Huerta clarifies recent controversial comments
MINNEAPOLIS – UFC president Dana White tends to tolerate fighters who publicly complain about their contracts about as well as he does a tack in his shoe. When he starts comparing those who do dare to challenge him publicly to his ex-light heavyweight champion and favorite whipping boy, Tito Ortiz, it’s a sure sign he’s about to erupt.
White was interviewed by a Toronto radio station on Wednesday when he heard for the first time that lightweight Roger Huerta had expressed unhappiness with his contract. Predictably, White didn’t take it well. A day later, he said Huerta’s comments were “almost Tito-like,” which is about as big an insult as White can dish out.
Huerta faces the most significant fight of his life Saturday at UFC 87 at the Target Center when he takes on Kenny Florian in a highly anticipated lightweight bout. A battle with White is the last thing Huerta needs on the eve of the toughest fight of his life, but Huerta, who survived one of the most difficult childhoods imaginable, said he’s prepared so well for the fight that nothing will distract him.
But Huerta also pointed out that his comments to Fight! Magazine writer Neal Taflinger were taken out of context by others. And while White has been interviewed incessantly about Huerta’s “contract problems,” nowhere in the eight-page article does Huerta say something like, “I am underpaid and I’m not happy with it.”
The most inflammatory quote is near the end, where he talks about his future. “The truth is, I don’t really care if I fight in the UFC or somewhere else,” Huerta told Taflinger. He went to say he wants to fight “for a company that is as loyal to me as I am to them.”
It’s hardly controversial stuff, but in the UFC, where White has such great control over everything, even a blip like that causes headlines.
Huerta didn’t back away from the comments but said they’ve been widely misinterpreted. “The misconception is, and the thing that people are getting wrong, is that (I realize) I’m blessed I was part of the UFC and I’m blessed with what they’ve done for me,” Huerta said softly amid a din Thursday following a public news conference at Mall of America. “I wouldn’t be in the situation I’m in if it weren’t for them. They’ve done so much for the sport. They’re the guys in the forefront, sanctioning MMA and showing everybody what we’re like as MMA fighters and that we’re professional athletes, too. They’re the ones who were once $40 million in the hole and they’re the ones who are putting up the money to build this sport.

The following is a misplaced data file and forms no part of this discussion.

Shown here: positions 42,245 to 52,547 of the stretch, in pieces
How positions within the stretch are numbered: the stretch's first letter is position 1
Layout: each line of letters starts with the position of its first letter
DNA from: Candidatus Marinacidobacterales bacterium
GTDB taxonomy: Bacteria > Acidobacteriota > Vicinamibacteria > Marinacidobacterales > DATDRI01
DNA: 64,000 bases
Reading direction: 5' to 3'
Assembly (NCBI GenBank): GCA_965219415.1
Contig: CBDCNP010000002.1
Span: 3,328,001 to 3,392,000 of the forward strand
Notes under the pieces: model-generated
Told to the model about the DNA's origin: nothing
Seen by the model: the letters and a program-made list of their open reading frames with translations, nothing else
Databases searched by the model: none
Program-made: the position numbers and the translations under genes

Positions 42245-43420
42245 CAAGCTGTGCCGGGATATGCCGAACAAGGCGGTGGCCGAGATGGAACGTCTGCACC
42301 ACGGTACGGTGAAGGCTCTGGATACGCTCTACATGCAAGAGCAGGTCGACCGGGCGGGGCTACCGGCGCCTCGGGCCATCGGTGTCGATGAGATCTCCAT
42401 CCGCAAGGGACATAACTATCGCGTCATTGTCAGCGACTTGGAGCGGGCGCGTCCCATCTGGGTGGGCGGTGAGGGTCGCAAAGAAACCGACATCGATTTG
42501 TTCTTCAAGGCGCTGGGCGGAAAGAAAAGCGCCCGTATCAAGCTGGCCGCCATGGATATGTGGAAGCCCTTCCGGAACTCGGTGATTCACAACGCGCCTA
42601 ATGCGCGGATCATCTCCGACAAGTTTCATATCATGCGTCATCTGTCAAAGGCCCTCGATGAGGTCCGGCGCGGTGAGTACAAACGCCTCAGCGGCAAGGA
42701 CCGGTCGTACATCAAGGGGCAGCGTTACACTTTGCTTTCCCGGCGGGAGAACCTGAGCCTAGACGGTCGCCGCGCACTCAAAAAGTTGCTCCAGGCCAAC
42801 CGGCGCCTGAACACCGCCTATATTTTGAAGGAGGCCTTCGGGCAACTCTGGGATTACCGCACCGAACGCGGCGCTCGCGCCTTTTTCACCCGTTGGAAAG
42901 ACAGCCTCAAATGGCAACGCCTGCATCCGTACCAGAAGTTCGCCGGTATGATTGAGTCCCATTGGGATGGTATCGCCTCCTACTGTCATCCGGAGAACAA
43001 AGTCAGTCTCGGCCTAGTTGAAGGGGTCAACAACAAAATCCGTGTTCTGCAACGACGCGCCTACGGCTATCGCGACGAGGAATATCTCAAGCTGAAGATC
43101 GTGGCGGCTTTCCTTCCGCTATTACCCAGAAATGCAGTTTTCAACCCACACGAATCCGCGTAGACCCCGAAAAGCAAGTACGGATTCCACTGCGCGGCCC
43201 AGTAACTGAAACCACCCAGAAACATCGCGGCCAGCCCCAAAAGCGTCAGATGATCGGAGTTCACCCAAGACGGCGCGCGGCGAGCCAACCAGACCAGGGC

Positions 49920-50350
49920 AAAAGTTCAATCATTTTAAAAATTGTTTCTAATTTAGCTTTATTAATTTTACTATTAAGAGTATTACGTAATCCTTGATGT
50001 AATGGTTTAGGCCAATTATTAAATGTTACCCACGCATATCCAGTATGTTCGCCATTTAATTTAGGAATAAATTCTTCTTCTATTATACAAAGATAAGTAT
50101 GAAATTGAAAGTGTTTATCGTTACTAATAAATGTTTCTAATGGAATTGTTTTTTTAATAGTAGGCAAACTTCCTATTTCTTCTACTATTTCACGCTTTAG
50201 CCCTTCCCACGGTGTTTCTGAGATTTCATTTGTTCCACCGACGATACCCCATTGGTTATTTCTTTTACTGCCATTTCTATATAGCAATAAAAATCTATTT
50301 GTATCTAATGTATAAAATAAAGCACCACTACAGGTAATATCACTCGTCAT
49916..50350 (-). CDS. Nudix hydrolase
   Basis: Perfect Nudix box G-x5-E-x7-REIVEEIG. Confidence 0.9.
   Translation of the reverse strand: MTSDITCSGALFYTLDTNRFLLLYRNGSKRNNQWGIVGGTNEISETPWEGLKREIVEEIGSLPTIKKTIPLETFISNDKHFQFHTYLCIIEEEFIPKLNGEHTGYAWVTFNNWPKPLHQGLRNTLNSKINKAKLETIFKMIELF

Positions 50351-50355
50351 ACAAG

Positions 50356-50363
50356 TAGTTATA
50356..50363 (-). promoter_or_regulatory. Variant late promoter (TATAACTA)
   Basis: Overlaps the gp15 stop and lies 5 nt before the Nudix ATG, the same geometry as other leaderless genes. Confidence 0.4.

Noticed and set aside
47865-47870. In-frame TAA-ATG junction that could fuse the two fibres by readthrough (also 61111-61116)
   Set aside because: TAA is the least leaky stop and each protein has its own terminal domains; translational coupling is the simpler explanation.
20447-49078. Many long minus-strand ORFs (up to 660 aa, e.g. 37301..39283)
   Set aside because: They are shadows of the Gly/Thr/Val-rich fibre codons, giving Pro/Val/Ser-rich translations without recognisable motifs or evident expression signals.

“All I was saying,” Huerta added, head down, staring at the floor, “is that from an economic point of view, I have to think of economics. I was a business major. You have to think that way. I think about taxes and my Roth IRA and my retirement plan and, ‘How long can I do this for?’ I know I’m not Randy Couture and I know I can’t be 44 years old and still compete. I gave myself a five-year plan to do what I can and that’s what I was talking about.”
He went on to lavish praise on the UFC. He called the company “amazing” and said he understands that if it weren’t for the UFC, MMA wouldn’t have exploded the way it has. “The only thing is, they’re a business and they want to keep their expenses low and their income high, and in that, they’re no different than me,” Huerta said. “If you work for Dell and you were offered a lot more money to come over to Apple and build Macs, the economics of it and the financial aspects of it would play a part. This is the same thing.”
He said he understands people will interpret his words the way they want. He said he doesn’t regret anything and, when asked if he were quoted accurately, he paused and said, “I’m not sure,” before quickly adding, “I’m not taking anything back.”
Huerta isn’t the kind to hold back on much of anything, which is why his fight with Florian is probably the one on the card most fans are anxious to see.
Huerta has gone 18-0 with a no contest since his only loss, to Ryan Schultz in 2004. He’s won all six of his UFC fights, moving within two of the UFC record for most consecutive wins, which is shared by Royce Gracie and Jon Fitch.
But in Florian, he’ll face a man nearly as successful as he, with a more well-rounded game and more experience against big-time opposition.
Huerta took off eight months after defeating Clay Guida in December, putting his game back together. He trained with some of the elite fighters in the world, including welterweight champion Georges St. Pierre, who was gushing over Huerta.
“He’s one of the greatest fighters in the world,” St. Pierre said.
St. Pierre said one of the things that impressed him most about Huerta was that no matter how well Huerta did something, he was never satisfied. He always wanted to do just a bit better.
That, said St. Pierre, is what separates Huerta from most of the fighters in the world. “He just wants to work and work and work and is constantly looking to find a way to get better,” St. Pierre said.
He won’t get a title shot if he wins – as White originally said would be the prize for the winner – but rather will be expected to fight once more in a non-title bout. Huerta has two fights left on his contract, including Saturday’s, then will be a free agent. But if he performs on Saturday against an elite talent like Florian, his next contract will look significantly different no matter who his next employer is.
“I’m honestly not worrying about my contract or anything like that, because I hired great people to do that for me so I wouldn’t have to,” Huerta says. “And I understand this is a performance business. It’s up to me to perform and that’s why I’ve done what I’ve done over the last few months. I want to hold up my end of this thing, which is the fighting end. If I do, everything else is going to be fine.”